Democrats Propose Net Neutrality Legislation That Would Buy Time for the FCC

Democrats Propose Net Neutrality Legislation That Would Buy Time for the FCC

The bill would allow the FCC to keep rules in place while it figures out how to meet court-imposed guidelines

Congressional Democrats who support Net Neutrality have proposed legislation to let the Federal Communications Commission regulate the Internet under current rules while it figures out how to meet new, court-imposed guidelines.

The U.S. Court of Appeals for the DC Circuit last month ruled that the FCC has the authority to impose Net Neutrality rules — but sent its current guidelines back for a rewrite to limit its definition of broadband services to “information services” rather than “common carrier services,” like phone lines.

The new legislation, which would allow current rules to stay in place during revisions, was proposed Monday by California Reps. Henry Waxman and Anna Eshoo and Massachusetts Sen. Ed Markey. Democrats and consumer groups have urged the FCC to define broadband as “common carrier” services; Republicans have stood against that definition.

Also read: Federal Appeals Court Overturns FCC's Net Neutrality Rules

The proposal comes on the heels of more than 1 million petitions to the FCC urging quick action to restore Net Neutrality. The document was delivered last week by a coalition of consumer groups including Free Press, the ACLU, Avaaz, Common Cause, ColorOfChange, CREDO, DailyKos, Demand Progress, Fight for the Future, the Harry Potter Alliance, MoveOn, RootsAction and the Sierra Club's SierraRise community.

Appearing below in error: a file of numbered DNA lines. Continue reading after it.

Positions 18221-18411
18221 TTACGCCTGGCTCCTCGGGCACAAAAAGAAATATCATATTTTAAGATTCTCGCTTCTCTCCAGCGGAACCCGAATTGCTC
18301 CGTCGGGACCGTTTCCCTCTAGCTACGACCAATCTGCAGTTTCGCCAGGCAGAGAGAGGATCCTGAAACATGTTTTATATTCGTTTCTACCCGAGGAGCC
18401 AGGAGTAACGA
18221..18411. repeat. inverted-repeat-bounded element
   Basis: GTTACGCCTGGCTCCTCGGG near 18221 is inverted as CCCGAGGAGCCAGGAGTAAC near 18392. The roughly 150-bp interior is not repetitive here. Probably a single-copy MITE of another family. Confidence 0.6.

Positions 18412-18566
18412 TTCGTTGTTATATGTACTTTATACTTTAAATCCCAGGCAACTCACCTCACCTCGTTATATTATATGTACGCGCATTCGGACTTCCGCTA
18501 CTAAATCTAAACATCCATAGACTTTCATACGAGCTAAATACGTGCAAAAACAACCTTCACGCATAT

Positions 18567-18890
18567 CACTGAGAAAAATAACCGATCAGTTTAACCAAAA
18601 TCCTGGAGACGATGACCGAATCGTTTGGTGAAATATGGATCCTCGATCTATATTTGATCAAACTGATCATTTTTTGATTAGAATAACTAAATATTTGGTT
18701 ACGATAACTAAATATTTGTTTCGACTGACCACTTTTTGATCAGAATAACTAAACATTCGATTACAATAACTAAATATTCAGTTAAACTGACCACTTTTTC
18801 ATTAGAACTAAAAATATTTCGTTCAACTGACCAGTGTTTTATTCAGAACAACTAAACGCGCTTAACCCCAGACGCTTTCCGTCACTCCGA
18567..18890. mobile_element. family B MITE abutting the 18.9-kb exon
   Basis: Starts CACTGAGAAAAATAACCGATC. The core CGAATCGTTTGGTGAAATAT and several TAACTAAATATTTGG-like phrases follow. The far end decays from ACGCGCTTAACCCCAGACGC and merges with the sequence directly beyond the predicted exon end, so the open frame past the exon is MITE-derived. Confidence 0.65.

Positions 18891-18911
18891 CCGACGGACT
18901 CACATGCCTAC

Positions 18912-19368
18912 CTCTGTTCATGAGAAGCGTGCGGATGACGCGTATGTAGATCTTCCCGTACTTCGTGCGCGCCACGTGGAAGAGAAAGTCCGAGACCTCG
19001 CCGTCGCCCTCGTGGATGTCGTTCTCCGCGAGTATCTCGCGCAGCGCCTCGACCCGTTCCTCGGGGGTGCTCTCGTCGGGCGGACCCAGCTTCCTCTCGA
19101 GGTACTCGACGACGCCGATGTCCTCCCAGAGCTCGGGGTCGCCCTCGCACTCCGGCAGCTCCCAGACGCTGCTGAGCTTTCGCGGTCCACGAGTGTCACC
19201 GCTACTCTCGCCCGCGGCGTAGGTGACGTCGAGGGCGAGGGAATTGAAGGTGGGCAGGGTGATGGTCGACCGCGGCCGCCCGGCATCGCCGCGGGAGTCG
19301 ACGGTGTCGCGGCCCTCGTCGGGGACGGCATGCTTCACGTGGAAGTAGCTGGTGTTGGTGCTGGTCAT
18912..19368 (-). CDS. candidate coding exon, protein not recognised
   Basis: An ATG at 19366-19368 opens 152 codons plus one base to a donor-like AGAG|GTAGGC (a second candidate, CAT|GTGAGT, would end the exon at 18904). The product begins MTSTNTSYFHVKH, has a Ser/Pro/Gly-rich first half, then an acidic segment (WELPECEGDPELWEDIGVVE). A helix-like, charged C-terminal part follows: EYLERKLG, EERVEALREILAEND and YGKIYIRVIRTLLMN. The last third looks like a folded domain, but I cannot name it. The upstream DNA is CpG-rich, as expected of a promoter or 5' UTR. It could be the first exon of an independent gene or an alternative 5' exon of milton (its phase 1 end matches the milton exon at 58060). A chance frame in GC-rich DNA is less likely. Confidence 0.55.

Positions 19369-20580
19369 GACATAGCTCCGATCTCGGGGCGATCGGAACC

“It's time for the agency to correct its past mistakes, reclassify broadband as a telecommunications service, and restore Net Neutrality for good,” Free Press Internet Campaign Director Josh Levy said in a statement.

As for the legislation, odds of passage are low with the House in GOP control. But its Democratic backers said Monday that the economic dangers of the end of an “Open Internet” compelled action. 

Also read: Net Neutrality Suffered a Blow, But It's Not Dead: Now the FCC Has Choices to Make

“Without the no-blocking rule, a company like Comcast could block its customers from watching a video on YouTube. Without the nondiscrimination rule, Verizon could slow down or degrade the quality of streaming video from Netflix,” said a summary.

Besides Waxman, Eshoo, House sponsors of the legislation include Frank Pallone Jr., D-N.J.; Doris Matsui, D-Calif.; Mike Doyle, D-Penn.; Zoe Lofgren, D-Calif.; Jan Schakowski, D-Ill.; Michael Capuano, D-Mass.;  and Suzan DelBene, D-Wash. Besides Markey, Senate sponsors include Richard Blumenthal, D-Conn.; Al Franken, D-Minn.; Tom Udall, D-N.M.; Ron Wyden, D-Ore.; and Jeff Merkley, D-Ore.